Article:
OTTAWA -- Prime Minister Justin Trudeau says his government will turn over “as much information… as possible,” to the House of Commons health committee that’s beginning a Conservative-prompted study into the COVID-19 response so far, but there will be a limit on how much gets released.

“In regards to the Conservatives’ motion, it was expressed to us by a number of important private sector actors that there are concerns around competitiveness, around confidentiality of contracts, around things like that and we're going to work as we always do to be as transparent as possible without putting at risk Canadians, or their well-being,” Trudeau said.

The motion summoning the committee to begin a deep dive into the federal government’s pandemic response and progress on testing, procurements and vaccines passed with the backing of all opposition parties on Monday.

The parties agreed to begin the study despite Liberal and stakeholder concerns about the motion seeking to make public sensitive contractual information that could jeopardize Canada’s ability to sign deals for vaccines or protective gear in the future.  

Defending her motion, Conservative health critic Michelle Rempel Garner said that the study is needed, especially amid the second wave of the virus in this country, rather than waiting until it’s behind us because what MPs discover could help course-correct in real time.

NDP Leader Jagmeet Singh said Tuesday that it appears as if the Liberals don’t want to be held to account. “It’s a pretty normal thing that the opposition would want to know: ‘Are we getting the best value for money?’ Obtaining information to be able to ensure that the best decisions are being made… Those are fair questions,” Singh said.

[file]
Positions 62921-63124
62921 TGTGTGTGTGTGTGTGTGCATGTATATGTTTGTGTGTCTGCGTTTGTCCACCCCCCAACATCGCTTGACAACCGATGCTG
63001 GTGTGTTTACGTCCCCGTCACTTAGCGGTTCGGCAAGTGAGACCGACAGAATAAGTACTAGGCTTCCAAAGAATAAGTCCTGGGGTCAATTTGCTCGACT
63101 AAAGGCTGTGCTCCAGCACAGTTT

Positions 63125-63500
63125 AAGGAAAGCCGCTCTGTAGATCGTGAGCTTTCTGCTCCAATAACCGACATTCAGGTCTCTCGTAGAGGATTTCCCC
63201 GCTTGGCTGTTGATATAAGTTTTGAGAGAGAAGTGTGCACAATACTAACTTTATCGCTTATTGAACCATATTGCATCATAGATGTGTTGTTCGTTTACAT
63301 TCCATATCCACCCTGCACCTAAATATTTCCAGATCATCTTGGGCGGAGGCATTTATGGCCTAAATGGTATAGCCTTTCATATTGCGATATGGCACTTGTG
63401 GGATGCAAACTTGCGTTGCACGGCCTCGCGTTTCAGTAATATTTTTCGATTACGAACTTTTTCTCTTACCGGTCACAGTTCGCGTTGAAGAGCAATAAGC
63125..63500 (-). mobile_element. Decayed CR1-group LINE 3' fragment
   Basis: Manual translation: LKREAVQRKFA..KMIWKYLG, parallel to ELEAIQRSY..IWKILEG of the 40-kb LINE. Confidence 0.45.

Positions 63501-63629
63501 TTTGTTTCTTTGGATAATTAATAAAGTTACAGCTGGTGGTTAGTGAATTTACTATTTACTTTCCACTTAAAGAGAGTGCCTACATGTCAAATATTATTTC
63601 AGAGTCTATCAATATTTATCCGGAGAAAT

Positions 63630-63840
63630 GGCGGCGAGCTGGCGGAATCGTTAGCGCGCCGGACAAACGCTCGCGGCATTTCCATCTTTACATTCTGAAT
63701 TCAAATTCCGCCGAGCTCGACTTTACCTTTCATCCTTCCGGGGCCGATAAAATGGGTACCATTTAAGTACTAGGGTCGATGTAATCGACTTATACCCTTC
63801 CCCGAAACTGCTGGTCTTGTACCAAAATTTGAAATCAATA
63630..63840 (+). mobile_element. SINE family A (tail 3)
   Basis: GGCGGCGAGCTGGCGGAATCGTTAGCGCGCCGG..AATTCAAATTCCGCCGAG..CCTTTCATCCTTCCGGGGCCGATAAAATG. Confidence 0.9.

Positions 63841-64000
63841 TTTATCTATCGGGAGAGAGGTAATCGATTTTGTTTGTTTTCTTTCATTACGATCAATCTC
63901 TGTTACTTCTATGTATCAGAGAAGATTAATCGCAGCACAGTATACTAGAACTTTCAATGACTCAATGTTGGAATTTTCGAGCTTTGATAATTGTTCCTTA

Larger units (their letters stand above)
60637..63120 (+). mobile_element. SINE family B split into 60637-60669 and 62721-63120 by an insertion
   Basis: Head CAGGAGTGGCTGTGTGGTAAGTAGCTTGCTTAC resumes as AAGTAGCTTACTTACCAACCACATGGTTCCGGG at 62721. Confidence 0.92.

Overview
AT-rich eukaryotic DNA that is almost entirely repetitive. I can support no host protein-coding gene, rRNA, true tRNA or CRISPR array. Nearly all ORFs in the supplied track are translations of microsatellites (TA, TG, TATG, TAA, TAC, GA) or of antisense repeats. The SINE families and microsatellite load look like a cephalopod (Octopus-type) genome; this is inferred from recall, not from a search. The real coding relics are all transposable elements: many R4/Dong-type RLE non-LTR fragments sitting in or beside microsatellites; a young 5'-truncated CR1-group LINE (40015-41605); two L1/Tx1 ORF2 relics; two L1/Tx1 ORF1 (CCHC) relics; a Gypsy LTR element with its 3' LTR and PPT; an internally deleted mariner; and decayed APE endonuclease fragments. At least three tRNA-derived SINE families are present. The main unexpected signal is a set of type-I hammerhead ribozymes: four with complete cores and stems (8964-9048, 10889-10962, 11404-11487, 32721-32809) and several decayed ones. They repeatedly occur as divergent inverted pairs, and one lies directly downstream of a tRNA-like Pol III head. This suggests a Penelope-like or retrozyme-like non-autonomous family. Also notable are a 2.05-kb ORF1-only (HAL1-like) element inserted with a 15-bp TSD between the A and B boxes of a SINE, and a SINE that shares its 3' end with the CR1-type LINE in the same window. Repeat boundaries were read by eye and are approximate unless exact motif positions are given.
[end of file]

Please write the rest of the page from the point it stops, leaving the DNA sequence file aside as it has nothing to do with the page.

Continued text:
Trudeau said Tuesday that the government is learning daily about the virus, and there are “absolutely” things he wishes were handled differently, but that those lessons are already informing the country’s response to the second resurgence of the novel coronavirus.

“Obviously, we're learning that some things work better than others and that's part of the process on how we make sure we're moving forward in the best possible way,” he said. “We will work with parliament to try and ensure that we're getting as much information to them as possible while at the same time, not putting at risk Canadians.”

In later comments to reporters on Parliament Hill, Health Minister Patty Hajdu said she thinks a review should eventually be done of how “the entire country” responded to the pandemic, including all levels of government.

“I can only imagine the kinds of recommendations that experts will have as they review the response of Canada to the global pandemic,” she said, adding that the government will ensure it’s not releasing any confidential information, and that work’s already underway at Health Canada to collect documents and archive decisions that have been taken.

“But at this point in time, I'm very focused on getting Canadians through this wave of the pandemic,” she said.